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The last five decades have seen rapid expansion of fibre-reinforced composite materials to a wide variety of industries. Composites are increasingly replacing metals in many applications as they offer significant weight savings due to high stiffness-to-weight and strength-to-weight ratios. At the same time they provide the designers with a greater number of degrees of freedom that can be varied to ‘tailor’ the material to a specific application.
To fully utilise benefits offered by composites, structures made out of them must be damage-tolerant, i.e. able to sustain damage such as cracks and delaminations safely until repaired or replaced. This requires development of accurate and reliable mathematical models that can predict response of composite structures containing damage.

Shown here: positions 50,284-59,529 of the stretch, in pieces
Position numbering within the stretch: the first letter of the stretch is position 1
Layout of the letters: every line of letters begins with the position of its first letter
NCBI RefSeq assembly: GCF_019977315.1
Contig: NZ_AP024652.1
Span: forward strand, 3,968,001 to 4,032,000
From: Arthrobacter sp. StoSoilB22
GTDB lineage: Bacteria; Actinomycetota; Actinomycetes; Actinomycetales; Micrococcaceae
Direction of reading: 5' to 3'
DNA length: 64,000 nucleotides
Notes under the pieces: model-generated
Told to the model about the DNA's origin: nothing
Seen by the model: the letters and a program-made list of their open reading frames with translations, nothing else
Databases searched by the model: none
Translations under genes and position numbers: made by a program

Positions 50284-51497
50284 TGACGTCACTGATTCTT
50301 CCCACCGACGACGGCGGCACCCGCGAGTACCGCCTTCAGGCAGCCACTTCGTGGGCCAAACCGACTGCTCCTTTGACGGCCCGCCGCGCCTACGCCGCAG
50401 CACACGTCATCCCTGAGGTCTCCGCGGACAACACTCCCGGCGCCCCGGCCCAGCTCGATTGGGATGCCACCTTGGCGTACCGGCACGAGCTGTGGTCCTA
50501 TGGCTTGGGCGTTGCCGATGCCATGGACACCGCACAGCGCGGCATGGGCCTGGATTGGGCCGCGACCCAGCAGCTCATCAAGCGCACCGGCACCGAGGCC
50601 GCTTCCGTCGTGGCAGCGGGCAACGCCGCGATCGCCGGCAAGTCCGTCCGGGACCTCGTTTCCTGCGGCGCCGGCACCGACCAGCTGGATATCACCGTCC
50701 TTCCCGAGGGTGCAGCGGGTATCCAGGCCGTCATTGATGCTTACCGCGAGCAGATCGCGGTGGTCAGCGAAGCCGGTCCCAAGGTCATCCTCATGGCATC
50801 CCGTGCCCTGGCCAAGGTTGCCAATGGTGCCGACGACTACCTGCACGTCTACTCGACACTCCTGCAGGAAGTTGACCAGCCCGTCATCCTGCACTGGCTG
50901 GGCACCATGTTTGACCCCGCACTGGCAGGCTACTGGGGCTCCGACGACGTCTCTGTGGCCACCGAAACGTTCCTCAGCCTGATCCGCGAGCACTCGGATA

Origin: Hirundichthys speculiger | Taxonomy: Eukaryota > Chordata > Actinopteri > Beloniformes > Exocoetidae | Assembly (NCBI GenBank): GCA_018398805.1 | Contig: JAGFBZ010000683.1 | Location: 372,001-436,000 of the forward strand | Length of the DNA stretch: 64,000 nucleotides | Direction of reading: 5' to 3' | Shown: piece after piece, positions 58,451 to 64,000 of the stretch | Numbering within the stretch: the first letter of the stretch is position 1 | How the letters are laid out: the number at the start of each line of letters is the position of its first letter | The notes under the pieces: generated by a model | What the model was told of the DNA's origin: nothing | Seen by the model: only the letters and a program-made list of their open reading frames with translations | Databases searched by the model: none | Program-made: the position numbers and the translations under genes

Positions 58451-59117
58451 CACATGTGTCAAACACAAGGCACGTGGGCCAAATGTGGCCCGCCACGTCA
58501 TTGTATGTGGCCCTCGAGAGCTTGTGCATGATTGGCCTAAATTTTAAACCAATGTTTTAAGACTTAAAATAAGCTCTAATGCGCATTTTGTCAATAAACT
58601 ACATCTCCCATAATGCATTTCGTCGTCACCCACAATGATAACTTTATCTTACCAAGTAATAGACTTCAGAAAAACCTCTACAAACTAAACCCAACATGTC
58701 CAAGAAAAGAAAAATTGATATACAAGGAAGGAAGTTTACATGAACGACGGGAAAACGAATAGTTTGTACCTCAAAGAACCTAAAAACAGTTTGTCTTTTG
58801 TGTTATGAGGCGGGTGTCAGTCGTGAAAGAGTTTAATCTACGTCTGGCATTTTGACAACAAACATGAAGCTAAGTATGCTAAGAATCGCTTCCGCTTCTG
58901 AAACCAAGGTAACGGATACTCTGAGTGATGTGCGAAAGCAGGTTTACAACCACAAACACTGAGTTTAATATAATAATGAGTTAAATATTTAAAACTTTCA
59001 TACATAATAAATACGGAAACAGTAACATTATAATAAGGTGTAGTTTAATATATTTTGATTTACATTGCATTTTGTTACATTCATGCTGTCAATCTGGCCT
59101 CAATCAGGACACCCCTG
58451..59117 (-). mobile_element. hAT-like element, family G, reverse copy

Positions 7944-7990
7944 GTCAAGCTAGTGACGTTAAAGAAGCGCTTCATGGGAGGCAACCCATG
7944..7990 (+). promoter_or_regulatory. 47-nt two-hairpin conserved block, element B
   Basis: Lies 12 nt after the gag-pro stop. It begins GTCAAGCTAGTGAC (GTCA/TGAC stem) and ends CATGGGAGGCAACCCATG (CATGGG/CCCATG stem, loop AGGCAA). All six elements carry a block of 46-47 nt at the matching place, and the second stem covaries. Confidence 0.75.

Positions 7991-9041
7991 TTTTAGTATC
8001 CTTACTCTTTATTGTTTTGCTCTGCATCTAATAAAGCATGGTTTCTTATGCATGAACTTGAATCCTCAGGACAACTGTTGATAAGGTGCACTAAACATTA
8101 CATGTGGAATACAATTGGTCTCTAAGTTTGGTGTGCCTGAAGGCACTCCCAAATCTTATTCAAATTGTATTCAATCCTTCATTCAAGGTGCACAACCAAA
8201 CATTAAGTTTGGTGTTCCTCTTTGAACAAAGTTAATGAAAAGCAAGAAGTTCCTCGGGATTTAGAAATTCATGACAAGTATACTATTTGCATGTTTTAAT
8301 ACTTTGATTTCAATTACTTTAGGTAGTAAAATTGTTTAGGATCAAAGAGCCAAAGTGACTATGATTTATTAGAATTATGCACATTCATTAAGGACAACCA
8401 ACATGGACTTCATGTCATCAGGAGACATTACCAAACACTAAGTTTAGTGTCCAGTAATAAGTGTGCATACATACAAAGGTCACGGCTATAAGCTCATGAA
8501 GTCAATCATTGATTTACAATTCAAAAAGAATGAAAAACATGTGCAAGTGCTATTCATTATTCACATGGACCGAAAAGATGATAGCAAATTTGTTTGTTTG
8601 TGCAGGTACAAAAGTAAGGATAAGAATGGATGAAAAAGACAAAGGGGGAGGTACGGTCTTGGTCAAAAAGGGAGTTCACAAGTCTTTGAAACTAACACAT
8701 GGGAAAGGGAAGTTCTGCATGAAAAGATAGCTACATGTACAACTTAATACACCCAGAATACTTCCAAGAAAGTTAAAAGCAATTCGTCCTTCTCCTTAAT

The talk will outline and discuss current thinking in damage modelling of fibre-reinforced composite materials. This will include models developed by the speaker and co-workers which have been recently included in the 3rd Worldwide Failure Exercise, a set of activities that benchmark and validate current methodologies for predicting the mechanical behaviour of fibre-reinforced composites under complex loadings.
Registration from 5.30pm for a 6.00pm start.
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Professor Kashtalyan is Director of the Centre for Micro- and Nanomechanics at the School of Engineering, University of Aberdeen. She has authored more than 60 papers in peer-reviewed international scientific journals and five chapters in major reference books on composites.